How does Molson Coors approach sustainability?
Wherever we are, we want to make sure we’re leaving the right kind of mark on our communities. I think we’ve been the top beverage company within the Dow Jones Sustainability Index, which is particularly important to our supply chain team.
I read a really interesting fact in Beverage World magazine, and there was an article talking about the challenge of water usage in California. Someone was making the correction that small local companies are seen as great custodians of the local environment. Well, we have a big brewery in California. When we make beer, we use about 3.5 barrels of water to make one barrel of beer; that’s considered world class. And the journalist writing this article talked to the fact that some of the small local breweries are using 23 barrels of water to make one barrel of beer. So the notion that a large company that’s really focused on sustainability can drive for great quality and efficiency sets a benchmark for the rest of the industry.
There’s a lot of chatter about the craft beer industry steadily growing into traditional beer turf.
If you take a step back, within the context of alcohol and most of the markets we operate in, beer is still the biggest part of alcohol; so that’s a good place to start. And within beer, the mainstream part is still by far the biggest part of the beer category, so that’s really the economic engine for the beer industry.
We have continued to participate in what’s defined as the craft beer wave, but we helped to shape that, too, 20 years ago when Blue Moon was created here. In Colorado, our original craft Rocky Mountain beer, is Coors Banquet. It is only brewed in Golden, Colorado, with the local water and local barley. I want us to have a portfolio that meets all drinker preferences. Craft is an important part of that, but we start from the fact that the craft of brewing is really at the heart of our business. Beyond that, we want to ensure that we’ve got a portfolio that is evolving as drinkers and retailers evolve.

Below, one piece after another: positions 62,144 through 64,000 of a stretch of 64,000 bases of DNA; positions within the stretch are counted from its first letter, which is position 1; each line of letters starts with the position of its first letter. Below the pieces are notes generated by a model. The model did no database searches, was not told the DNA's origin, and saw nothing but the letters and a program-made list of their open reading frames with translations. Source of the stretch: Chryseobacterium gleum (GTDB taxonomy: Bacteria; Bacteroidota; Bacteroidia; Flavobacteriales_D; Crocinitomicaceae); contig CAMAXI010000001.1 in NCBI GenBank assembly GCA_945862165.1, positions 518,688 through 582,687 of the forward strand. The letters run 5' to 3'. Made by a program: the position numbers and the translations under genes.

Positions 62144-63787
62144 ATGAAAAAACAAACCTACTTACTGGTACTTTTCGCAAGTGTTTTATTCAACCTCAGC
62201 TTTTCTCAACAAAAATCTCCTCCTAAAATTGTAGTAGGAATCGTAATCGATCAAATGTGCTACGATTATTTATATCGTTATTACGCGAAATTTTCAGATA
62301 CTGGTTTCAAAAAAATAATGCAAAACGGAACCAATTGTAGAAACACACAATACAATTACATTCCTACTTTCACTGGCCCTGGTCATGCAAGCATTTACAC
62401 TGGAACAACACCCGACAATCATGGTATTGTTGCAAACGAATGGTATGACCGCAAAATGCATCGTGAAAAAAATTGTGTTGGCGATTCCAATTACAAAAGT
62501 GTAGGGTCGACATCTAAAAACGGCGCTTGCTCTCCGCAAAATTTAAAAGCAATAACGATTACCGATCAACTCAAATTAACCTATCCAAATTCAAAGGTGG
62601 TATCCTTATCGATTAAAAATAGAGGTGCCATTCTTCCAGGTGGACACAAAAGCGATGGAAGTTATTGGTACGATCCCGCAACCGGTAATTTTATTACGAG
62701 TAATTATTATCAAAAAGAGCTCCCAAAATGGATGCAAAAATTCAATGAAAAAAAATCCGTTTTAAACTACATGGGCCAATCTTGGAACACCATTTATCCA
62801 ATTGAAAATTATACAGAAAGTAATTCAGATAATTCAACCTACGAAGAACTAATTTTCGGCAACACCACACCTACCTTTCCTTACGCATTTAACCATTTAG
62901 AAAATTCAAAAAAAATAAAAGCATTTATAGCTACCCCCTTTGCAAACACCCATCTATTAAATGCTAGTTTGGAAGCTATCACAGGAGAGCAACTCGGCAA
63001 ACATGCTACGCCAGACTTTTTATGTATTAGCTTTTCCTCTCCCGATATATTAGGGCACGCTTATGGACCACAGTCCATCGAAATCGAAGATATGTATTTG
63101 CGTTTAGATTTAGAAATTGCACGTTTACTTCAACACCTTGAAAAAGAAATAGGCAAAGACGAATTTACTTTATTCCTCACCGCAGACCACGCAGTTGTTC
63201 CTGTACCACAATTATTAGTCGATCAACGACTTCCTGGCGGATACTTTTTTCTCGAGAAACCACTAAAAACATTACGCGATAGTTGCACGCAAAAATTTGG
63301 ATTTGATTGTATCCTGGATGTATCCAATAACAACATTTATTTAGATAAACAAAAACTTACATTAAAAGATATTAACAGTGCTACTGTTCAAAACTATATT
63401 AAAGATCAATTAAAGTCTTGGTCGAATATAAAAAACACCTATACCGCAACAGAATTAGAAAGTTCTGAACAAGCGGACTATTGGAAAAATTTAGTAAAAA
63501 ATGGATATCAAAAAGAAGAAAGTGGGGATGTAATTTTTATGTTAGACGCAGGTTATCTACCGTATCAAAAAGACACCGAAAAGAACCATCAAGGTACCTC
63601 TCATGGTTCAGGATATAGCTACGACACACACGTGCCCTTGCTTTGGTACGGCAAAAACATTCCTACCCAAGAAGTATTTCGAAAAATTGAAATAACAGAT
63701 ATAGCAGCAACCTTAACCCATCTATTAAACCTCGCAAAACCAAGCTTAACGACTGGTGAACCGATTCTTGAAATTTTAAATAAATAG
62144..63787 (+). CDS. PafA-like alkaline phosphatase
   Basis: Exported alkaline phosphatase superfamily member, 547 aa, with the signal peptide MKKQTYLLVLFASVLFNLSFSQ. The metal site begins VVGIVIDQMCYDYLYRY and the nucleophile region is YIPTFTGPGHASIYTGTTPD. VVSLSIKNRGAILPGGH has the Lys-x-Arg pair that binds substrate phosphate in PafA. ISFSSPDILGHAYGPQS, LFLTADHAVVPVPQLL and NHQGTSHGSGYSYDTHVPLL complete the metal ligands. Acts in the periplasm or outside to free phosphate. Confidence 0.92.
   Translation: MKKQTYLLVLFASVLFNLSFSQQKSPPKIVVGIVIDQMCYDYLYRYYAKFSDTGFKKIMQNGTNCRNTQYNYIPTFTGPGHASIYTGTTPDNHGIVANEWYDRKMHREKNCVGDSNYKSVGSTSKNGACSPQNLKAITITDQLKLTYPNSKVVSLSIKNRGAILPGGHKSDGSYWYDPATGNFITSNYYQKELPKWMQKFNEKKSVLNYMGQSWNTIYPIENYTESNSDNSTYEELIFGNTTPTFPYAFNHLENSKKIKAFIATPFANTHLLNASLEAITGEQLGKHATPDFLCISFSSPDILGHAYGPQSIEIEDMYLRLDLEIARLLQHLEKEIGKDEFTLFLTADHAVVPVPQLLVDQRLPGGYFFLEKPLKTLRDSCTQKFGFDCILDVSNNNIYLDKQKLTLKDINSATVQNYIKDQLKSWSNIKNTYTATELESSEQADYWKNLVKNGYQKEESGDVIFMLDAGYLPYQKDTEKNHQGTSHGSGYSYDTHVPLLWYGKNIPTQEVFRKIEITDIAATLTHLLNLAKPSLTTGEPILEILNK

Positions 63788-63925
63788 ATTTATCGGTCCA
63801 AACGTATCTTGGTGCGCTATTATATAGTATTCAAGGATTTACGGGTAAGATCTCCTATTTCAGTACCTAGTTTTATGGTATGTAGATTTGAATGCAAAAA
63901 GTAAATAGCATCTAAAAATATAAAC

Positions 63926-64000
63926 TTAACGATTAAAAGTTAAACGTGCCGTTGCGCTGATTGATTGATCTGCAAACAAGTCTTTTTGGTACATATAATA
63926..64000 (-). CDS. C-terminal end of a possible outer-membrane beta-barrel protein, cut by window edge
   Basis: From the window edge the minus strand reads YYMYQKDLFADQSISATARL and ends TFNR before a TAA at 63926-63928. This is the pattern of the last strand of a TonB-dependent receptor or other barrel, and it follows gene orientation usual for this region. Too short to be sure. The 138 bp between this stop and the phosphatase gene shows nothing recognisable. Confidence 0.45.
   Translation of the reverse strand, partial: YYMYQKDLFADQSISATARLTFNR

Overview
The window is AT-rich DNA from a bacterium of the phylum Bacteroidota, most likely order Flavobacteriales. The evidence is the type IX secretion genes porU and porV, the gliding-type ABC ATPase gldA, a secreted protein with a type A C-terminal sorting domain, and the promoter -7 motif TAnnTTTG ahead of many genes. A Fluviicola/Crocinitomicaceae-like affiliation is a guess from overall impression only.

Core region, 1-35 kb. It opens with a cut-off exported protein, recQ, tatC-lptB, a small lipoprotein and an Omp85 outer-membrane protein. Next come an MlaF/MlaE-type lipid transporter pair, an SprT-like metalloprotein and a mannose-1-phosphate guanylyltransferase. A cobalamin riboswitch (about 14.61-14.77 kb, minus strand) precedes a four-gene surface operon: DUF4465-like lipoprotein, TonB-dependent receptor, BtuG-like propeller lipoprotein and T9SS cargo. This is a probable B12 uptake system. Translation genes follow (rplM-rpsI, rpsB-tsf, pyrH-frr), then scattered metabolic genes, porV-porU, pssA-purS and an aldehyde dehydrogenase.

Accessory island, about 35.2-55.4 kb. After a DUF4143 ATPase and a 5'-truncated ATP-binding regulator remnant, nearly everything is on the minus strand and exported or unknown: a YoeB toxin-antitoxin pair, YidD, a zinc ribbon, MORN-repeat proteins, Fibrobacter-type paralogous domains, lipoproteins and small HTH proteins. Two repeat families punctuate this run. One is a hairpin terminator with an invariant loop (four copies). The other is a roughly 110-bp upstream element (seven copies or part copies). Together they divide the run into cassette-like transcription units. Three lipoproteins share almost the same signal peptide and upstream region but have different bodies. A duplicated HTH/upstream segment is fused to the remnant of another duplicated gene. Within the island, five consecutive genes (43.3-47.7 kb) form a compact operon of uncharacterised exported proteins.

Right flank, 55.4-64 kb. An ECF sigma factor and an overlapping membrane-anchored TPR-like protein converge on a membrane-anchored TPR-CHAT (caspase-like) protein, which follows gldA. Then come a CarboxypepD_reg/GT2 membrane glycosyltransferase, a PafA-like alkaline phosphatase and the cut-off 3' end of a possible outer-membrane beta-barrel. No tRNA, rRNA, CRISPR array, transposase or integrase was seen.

Any memorable moments since taking the CEO role?
I was up in Golden about two months ago for a couple meetings and I came down in the elevator and Bill Coors was coming into the building. Bill was in a wheelchair; he’s 99. And I reintroduced myself since I hadn’t seen him for about three years and I said, ‘What are you here to do, Bill?’ And he said, ‘Well, I’m here for the beer tasting. Why don’t you join us?’ So I went back up in the elevator, and Pete (Coors) was in the building as well. So Pete and Bill were there tasting the beer, and Bill said, ‘I can’t see much these days, I can’t hear much these days, they don’t pay me much these days, but I know if the beer is good.’
So there you have Bill Coors and Pete both with their nose in the glass and the brewers all waiting to hear what Bill had to say. So when you talk about the craft of brewing, that for me was a reality of the craft of brewing.
How’s the transition to Denver been so far?
We’ve enjoyed the city. We both ski, so I look forward to doing more of that and the outdoors in general are great here.
My kids are back in the UK. My daughter graduated last year. She’s 23 and she’s in the drinks business, but not the beer business. And she’s just moved to London. And my son will be graduating in summer 2016. So they’re in the UK, and my wife and I are here. Denver – people have been very welcoming and hospitable. Although everybody told me there’d be 300 days of blue skies; I’ve seen as much rain in Denver this year as I have in Europe. Everybody tells me that’s unusual, but I don’t know.